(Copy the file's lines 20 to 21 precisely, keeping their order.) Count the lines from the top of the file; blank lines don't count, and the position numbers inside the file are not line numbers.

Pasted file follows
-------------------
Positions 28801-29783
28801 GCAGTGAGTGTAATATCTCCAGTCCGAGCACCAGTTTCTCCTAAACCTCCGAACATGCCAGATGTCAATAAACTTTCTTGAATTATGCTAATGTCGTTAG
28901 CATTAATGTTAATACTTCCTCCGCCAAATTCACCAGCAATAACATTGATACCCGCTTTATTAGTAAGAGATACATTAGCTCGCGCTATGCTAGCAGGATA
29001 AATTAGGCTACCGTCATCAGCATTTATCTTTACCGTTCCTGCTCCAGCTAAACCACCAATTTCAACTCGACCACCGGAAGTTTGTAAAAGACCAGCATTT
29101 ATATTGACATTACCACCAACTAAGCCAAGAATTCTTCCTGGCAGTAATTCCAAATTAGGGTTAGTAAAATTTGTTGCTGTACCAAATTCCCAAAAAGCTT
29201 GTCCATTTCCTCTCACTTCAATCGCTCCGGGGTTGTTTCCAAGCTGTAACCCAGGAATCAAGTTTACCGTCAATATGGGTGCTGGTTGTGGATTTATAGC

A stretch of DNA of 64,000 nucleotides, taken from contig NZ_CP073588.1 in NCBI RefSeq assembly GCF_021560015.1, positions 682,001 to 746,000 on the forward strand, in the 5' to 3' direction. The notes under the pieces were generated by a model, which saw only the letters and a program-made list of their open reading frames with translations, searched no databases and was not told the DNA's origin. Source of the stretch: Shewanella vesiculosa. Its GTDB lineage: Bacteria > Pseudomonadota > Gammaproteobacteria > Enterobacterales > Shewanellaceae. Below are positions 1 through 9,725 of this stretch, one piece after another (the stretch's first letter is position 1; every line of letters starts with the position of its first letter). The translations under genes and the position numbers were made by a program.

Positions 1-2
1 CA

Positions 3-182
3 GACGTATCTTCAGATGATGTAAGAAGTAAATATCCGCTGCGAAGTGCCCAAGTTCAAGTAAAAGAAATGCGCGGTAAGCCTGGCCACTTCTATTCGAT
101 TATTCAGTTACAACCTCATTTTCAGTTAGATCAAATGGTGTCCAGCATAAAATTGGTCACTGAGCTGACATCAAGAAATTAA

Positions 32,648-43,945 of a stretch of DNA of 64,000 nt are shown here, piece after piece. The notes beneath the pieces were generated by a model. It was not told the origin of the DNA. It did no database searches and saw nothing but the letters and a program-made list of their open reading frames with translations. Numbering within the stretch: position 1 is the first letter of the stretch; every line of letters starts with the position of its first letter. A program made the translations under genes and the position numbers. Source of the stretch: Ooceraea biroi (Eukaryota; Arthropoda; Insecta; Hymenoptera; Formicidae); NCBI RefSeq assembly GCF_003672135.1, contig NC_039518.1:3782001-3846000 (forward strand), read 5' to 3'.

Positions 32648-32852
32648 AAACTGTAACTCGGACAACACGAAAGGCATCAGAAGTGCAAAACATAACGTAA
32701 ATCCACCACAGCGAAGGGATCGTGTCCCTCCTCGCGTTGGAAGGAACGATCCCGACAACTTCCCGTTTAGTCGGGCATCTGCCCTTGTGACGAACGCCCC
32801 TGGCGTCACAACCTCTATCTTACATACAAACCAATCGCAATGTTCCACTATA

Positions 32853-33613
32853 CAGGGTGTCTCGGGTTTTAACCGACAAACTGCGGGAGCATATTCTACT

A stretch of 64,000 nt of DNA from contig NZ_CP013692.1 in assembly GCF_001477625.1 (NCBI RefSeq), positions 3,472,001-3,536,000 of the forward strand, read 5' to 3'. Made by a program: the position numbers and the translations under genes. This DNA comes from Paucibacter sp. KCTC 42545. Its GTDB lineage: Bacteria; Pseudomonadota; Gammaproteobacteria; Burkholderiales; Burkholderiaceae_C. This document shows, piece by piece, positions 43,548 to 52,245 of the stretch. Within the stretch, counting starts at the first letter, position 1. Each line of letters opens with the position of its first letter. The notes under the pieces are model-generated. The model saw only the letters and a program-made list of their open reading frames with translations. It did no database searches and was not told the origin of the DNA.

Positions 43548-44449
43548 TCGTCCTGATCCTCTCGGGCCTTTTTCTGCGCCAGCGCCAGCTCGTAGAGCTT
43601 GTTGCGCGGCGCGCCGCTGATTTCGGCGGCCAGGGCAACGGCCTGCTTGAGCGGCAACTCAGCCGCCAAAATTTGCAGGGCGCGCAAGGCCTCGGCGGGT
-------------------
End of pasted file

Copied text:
A stretch of 64,000 nt of DNA from contig NZ_CP013692.1 in assembly GCF_001477625.1 (NCBI RefSeq), positions 3,472,001-3,536,000 of the forward strand, read 5' to 3'. Made by a program: the position numbers and the translations under genes. This DNA comes from Paucibacter sp. KCTC 42545. Its GTDB lineage: Bacteria; Pseudomonadota; Gammaproteobacteria; Burkholderiales; Burkholderiaceae_C. This document shows, piece by piece, positions 43,548 to 52,245 of the stretch. Within the stretch, counting starts at the first letter, position 1. Each line of letters opens with the position of its first letter. The notes under the pieces are model-generated. The model saw only the letters and a program-made list of their open reading frames with translations. It did no database searches and was not told the origin of the DNA.

Positions 43548-44449